The Wars At Home: What State Surveillance of an Indigenous Rights Campaigner Tells Us About Real Risk in Canada

DESMOGBLOG, NOVEMBER 2, 2014, a guest post by Shiri Pasternak.

 

Recent revelations that the RCMP spied on Indigenous environmental rights activist Clayton Thomas-Muller should not be dismissed as routine monitoring. They reveal a long-term, national energy strategy that is coming increasingly into conflict with Indigenous rights and assertions of Indigenous jurisdiction over lands and resources.

A “Critical Infrastructure Suspicious Incident” report was triggered by Thomas-Muller’s trip in 2010 to the Unist’ot’en camp of Wet’suwet’en land defenders, where a protest camp was being built on the coordinates of a proposed Pacific Trails pipeline.mikmaq

The Unist’ot’en clan continues to hold their ground along these GPS coordinates today. Not coincidentally, they are members of a nation that took its assertions of jurisdiction to the Supreme Court of Canada in Delgamuukw v. British Columbia in 1997, establishing in Canadian case law the underlying proprietary interest of Indigenous peoples to their unceded lands.

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First Nations lead the way in Victoria protest against pipelines and oil sands

October 23rd, 2012
First Nations are leading the way in British Columbia’s opposition to pipelines, tankers and exploitation of the climate damaging oil sands

Protesters trickled in like salmon heading home—a few signs on the Canada Line at 5:30 in the morning, a big line up at the Bridgeport bus stop, a ferry full of protesters, all ages, a few costumes, lots of signs. I asked a man on the ferry if he planned on committing civil disobedience. “They’re having trouble figuring out what to do,” he said. “They’ve been given permission to protest on the lawn. Now they’re thinking about driving stakes into the lawn because that’s illegal.”

Eric Boyum, an eco-tourism operator in the Great Bear Rainforest offered a ride to several of us so we could avoid the over packed buses in Schwartz Bay. Boyum stated that tankers would destroy his business, Ocean Adventures, without an oil spill.

“The tankers would travel right through where I operate. They won’t be attractive to tourists.” Protecting his business is not his primary motivation.

“The First Nations in the area are like family to me,” he said. “They’ve subsisted there for thousands of years. Tankers are the biggest threat to their way of life that they’ve ever had.” He also feels responsible for the natural world. “Someone has to speak out for the animals,” he said. “The whales, bears and salmon don’t have a voice in this, but we can fight for them.” Continue reading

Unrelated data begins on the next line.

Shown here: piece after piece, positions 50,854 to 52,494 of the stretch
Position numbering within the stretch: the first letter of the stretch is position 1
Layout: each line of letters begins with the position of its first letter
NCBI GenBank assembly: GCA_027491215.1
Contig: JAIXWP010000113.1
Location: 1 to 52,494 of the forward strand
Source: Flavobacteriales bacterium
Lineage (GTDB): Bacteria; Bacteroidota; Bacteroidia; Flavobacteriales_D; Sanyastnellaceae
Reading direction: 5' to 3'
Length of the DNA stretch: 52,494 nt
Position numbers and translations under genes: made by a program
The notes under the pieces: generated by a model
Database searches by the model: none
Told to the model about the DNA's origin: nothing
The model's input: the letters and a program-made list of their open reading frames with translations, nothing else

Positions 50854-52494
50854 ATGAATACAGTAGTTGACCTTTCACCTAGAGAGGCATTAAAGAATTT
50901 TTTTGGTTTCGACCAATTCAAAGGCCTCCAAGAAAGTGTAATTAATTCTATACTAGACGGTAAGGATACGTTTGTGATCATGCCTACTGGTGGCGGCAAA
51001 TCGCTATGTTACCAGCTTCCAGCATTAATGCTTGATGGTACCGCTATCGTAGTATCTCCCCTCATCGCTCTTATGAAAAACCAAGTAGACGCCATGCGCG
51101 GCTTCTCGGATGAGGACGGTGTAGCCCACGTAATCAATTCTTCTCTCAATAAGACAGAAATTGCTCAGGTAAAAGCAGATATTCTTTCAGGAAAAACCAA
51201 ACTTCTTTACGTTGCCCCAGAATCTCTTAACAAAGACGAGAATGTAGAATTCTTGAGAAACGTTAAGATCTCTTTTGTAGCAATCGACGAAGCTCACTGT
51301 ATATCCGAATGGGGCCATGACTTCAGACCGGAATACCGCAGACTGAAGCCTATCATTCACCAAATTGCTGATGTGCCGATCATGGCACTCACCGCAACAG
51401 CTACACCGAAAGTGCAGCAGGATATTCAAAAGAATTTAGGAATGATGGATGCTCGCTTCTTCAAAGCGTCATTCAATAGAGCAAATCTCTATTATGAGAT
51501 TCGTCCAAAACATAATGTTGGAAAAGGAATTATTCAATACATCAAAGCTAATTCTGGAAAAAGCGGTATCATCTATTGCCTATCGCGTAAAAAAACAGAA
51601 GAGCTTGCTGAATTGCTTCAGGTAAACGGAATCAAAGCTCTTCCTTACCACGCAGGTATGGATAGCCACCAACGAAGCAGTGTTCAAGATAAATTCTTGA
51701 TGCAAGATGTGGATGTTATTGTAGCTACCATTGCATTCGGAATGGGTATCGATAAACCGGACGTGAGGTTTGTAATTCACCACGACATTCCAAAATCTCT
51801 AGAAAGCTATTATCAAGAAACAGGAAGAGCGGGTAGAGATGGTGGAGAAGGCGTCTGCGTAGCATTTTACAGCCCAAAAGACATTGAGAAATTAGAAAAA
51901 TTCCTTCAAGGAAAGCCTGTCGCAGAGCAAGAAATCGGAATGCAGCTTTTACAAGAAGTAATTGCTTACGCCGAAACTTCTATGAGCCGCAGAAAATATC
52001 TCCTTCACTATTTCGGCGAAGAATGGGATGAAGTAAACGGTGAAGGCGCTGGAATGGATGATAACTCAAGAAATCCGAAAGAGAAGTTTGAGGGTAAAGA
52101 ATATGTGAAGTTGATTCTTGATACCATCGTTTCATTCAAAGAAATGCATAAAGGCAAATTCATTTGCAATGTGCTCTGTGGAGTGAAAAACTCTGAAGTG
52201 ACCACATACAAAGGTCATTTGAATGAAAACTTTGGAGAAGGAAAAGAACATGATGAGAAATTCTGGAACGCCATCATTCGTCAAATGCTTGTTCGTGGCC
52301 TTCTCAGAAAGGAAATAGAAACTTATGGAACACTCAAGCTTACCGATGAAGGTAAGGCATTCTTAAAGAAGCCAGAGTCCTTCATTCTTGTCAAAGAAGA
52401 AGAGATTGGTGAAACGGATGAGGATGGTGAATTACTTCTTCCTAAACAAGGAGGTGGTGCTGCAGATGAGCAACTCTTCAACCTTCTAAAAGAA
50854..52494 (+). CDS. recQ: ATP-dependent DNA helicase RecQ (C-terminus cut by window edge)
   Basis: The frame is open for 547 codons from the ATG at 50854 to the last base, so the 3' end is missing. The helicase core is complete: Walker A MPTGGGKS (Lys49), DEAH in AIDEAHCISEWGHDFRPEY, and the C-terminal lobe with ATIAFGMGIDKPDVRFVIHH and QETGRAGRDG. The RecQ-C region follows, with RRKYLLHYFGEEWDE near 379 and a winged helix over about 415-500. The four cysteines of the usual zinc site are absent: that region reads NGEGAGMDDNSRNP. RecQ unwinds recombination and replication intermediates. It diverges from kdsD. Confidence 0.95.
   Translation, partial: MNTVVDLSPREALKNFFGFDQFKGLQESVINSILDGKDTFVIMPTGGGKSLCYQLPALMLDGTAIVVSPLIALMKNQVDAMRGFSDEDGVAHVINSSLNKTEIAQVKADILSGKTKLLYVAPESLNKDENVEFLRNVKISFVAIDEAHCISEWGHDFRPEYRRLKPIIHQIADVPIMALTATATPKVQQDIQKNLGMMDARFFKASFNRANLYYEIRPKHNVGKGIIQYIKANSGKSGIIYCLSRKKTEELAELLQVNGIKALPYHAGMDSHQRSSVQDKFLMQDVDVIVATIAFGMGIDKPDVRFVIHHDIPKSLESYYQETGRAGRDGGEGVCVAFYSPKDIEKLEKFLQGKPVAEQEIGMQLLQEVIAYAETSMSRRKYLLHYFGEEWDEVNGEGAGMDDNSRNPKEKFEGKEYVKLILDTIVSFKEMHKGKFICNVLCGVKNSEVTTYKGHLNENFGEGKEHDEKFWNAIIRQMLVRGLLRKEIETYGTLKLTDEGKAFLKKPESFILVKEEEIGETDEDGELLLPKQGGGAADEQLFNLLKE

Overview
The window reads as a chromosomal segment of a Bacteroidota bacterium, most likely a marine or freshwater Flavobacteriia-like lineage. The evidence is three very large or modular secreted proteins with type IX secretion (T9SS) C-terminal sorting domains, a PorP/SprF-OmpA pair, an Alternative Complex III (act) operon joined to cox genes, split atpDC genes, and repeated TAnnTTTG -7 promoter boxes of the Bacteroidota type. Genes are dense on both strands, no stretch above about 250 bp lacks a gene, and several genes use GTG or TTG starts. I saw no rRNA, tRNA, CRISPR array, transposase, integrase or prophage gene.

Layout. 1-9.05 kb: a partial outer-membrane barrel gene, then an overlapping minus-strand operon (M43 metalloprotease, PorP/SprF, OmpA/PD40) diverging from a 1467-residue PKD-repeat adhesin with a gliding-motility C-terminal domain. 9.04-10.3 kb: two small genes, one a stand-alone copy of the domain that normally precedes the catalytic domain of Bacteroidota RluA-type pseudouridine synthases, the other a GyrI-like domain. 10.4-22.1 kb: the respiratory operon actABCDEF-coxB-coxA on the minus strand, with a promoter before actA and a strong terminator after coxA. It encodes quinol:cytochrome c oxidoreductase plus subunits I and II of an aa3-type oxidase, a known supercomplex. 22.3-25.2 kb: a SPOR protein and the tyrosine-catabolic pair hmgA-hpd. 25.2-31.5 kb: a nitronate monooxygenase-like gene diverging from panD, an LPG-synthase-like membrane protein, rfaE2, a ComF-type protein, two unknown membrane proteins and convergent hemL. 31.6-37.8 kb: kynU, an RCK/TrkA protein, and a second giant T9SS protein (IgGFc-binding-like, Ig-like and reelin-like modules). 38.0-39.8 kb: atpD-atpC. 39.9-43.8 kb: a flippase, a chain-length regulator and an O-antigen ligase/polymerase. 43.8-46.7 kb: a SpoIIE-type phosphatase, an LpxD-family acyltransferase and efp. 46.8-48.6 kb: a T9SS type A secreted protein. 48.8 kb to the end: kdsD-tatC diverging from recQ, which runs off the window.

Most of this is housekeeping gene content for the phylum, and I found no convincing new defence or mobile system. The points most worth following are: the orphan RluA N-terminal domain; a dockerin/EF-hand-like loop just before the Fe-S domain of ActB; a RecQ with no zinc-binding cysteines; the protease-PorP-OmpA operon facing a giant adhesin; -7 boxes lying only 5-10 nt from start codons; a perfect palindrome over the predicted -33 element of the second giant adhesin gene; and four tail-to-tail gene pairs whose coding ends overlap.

Canada: On the ongoing colonial repression of Aboriginal First Nations

Attawapiskat and colonialism: Seeing the forest and the trees

Attawapiskat

Attawapiskat protest

By Robert Lovelace, rabble.ca

December 6, 2011

If you can cut through the racism, ignorance, and half-baked opinions of pundits, politicians and sound-bite media, most folks will realize that Attawapiskat and many other First Nations have been labouring under the repression of colonialism far too long.

The antidote for poverty is self-determination and no one can give you that. You have to stand up and take action yourself to make it happen. Colonialism does not give way on its own; it must be defeated through vigorous and enlightened opposition.

It is difficult in the face of human suffering to turn attention to the systemic and structural reasons that have led to this catastrophe, but this is the very time when thoughtful analysis is needed. The homes are small and cold. The tedium of poverty bears down day by day and those who have stolen your children’s future call the daily bread on your table a “handout”. It is difficult to feel anything but shame through the numbing that is required to get by every day.

But there are reasons behind this suffering. There is a history. There is a structure to oppression, denial and indifference that houses this suffering and there is a system that perpetuates it. Continue reading

Israel’s treatment of Palestinians to dominate UN racism conference

9 September 2011

The September meeting is the third review conference of the Durban Declaration; the second was held in Geneva in 2009.

UNITED NATIONS, (IPS) – A high-level UN meeting on racism, scheduled to take place later this month, looks set to be dominated by questions relating to Israel’s treatment of the Palestinians.

Expressing fears that the meeting might turn out to be anti-Israel, several Western states, including Canada, Germany, the United States, Italy, Austria, the Netherlands, the Czech Republic and Australia, have indicated they will not participate.

The boycott is the result of an intense campaign by Israel, which has branded the meeting “anti-Semitic” even before it could get off the ground.

Still, an overwhelming majority of the UN’s 193 member states — along with dozens of human rights activists and organizations — are expected to actively participate in the meeting, scheduled to take place on 22 September during the 66th session of the UN’s General Assembly. Continue reading